M a rcel Dz a M a :
The End Game M arch 9 â€“ aug ust 12, 201 2
M a rcel Dz a M a The End Game
Marcel Dzama: The End Game features the artist’s film, A Game of Chess, alongside related drawings, sculptures, and dioramas. Dzama’s work draws from a diverse range of references and artistic influence, including Dada and Marcel Duchamp. His film features characters based on the classic game of chess. Dressed in geometrically designed costumes of papier-mâché, plaster, and fiberglass and wearing elaborate masks (including a quadruple-faced mask for the King), the figures dance across a checkered board to challenge their opponents in fatal interchanges. chess occupied a central role for the early twentieth-century avant-garde, who drew explicit analogies between the game (with its intricate balance between improvisation and predetermination) and artistic practice. Dzama is influenced by German Bauhaus artist Oskar Schlemmer, whose Triadic Ballet from 1922 included puppet-like, costumed, and masked figures dancing across a checkered surface. French film-maker rené clair and painter Francis Picabia were amongst other artists who integrated ballet and chess in their works from the
1920s, employing the special set of rules and moves of the game as metaphors for larger questions regarding free will, destiny, and technological determinism. Both the filming and the creation of the costumes for A Game of Chess were carried out in Guadalajara, Mexico, and the influence of local crafts and religious traditions can be felt throughout this body of work. Notions of scapegoatism and resurrection blend with the timeless idea of rivalry represented by the game, and distinctions between reality and fiction ultimately become blurred as both costumed and “real-life” characters in the film are killed. In this way, the storyline recalls the Surrealist predilection for dream logic over conventional narrative form—epitomized by luis Buñuel’s films from the late 1920s and early 1930s. However, Dzama still retains a strong sense of a plot, with subtle insinuations to contemporary life discernible throughout. The exhibition also presents two rotating sculptures based on central characters in the film as well as new paintings created especially for this exhibition. Marcel Dzama: The End Game marks the first solo exhibition of Dzama’s work in the Midwest.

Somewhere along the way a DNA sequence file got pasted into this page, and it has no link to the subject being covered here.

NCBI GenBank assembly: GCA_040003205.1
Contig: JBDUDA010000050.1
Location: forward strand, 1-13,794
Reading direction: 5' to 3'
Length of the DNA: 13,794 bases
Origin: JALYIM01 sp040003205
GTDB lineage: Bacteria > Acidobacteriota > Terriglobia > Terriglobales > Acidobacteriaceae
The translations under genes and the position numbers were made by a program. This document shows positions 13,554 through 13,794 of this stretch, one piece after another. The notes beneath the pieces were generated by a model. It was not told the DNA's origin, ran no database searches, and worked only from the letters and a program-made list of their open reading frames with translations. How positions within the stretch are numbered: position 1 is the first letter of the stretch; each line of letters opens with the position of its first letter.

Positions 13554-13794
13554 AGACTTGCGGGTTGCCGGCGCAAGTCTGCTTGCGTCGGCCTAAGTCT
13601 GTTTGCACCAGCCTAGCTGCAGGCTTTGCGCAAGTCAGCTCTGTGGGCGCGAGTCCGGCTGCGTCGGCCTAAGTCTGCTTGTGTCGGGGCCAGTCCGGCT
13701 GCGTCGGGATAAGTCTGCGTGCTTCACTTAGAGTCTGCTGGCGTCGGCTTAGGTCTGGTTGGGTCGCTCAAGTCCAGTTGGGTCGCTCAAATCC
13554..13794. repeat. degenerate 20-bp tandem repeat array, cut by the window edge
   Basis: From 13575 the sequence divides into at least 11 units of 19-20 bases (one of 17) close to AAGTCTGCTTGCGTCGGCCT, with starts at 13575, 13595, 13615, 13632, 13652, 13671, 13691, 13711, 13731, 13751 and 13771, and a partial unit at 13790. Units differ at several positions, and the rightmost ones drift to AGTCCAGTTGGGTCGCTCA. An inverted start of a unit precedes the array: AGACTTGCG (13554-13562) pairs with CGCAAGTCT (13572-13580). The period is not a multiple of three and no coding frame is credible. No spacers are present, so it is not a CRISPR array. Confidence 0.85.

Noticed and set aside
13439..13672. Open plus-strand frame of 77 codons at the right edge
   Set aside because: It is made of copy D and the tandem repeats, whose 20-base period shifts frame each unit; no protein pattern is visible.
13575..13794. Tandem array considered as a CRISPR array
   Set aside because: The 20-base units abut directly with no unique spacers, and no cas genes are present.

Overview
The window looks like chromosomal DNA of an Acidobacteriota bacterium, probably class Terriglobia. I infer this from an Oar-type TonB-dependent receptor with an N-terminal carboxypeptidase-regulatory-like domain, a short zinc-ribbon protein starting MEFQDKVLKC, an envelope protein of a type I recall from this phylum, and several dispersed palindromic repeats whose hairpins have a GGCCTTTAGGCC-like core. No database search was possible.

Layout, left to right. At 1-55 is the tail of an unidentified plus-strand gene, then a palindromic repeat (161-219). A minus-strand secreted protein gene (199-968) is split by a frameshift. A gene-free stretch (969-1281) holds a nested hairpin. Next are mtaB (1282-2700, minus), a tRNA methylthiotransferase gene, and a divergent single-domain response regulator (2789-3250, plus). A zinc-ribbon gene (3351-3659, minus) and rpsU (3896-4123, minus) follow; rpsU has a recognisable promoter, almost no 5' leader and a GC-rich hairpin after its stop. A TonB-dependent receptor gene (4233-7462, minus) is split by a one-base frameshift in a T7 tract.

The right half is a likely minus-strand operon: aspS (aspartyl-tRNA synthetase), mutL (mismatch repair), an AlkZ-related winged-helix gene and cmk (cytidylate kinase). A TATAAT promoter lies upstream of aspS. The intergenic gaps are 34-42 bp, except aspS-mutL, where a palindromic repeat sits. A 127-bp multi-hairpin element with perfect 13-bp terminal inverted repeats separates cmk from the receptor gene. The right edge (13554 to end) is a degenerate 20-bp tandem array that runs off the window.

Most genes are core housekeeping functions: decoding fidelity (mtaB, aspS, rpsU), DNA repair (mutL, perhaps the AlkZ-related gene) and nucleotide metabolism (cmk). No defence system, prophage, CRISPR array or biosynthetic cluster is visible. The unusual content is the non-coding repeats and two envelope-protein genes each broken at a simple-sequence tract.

ImpressIons of BraunschweIg 2011, Ink, gouache, and graphite on paper 20 pages, Each: 11 x 8 ½” 3
a game of chess, 2011 Video projection, 14:02 minutes Black and white, sound Video dimensions vary Diorama: wood, cardboard, paper collage, acrylic, and ink 8 x 6 x 3 7/8â€? Edition of 4
Top: a game of chess, 2010 graphite and watercolor on paper 12 parts, Each: 11 x 8 ½” Center: The sTraTegy of a pure symBolIc order, 2011 collage, pencil, ink, and watercolor on paper, 12 parts Each: 10 3/4 x 8 1/4” Bottom: The Queen’s profIle or aux mIlle Tours revIsITé 2010, graphite, watercolor, and ink on paper, 4 parts Each: 9 5/8 x 7 1/8”
Marcel Dzama Artist Bio
Portrait of Marcel Dzama by Jason Schmidt